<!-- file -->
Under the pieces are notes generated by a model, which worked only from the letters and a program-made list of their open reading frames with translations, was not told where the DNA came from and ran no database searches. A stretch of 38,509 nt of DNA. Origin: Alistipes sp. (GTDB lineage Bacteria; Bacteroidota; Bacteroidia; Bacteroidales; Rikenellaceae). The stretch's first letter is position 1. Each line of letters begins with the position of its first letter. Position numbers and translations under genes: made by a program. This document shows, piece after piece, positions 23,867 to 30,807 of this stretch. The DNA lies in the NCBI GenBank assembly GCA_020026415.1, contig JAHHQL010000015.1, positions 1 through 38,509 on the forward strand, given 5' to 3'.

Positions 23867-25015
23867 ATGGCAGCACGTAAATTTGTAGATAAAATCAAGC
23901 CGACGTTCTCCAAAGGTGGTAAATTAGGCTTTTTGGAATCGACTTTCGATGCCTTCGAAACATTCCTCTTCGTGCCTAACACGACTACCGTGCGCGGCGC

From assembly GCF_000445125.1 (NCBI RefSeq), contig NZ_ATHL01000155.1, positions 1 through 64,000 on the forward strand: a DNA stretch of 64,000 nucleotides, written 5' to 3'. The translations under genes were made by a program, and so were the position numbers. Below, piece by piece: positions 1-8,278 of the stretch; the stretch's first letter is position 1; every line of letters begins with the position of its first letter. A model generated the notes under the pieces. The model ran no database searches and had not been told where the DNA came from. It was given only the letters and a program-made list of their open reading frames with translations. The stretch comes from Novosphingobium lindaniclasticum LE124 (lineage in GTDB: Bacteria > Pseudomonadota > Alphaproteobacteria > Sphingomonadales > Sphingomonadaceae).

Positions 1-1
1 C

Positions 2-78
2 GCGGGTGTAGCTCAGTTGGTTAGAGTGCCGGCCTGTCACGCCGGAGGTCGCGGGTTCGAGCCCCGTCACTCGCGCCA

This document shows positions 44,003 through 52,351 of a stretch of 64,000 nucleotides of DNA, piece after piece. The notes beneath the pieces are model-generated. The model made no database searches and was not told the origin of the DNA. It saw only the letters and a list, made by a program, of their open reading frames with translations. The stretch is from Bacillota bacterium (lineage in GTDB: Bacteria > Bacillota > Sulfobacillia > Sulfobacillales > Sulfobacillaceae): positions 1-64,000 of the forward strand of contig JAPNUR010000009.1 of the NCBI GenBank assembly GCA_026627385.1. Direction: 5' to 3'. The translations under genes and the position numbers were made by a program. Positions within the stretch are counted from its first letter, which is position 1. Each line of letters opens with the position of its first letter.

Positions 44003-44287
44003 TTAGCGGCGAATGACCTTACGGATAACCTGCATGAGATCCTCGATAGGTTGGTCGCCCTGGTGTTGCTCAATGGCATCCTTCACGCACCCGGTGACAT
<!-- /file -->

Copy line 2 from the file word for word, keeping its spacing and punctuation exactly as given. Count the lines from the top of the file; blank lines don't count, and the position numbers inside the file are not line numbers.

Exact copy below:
Positions 23867-25015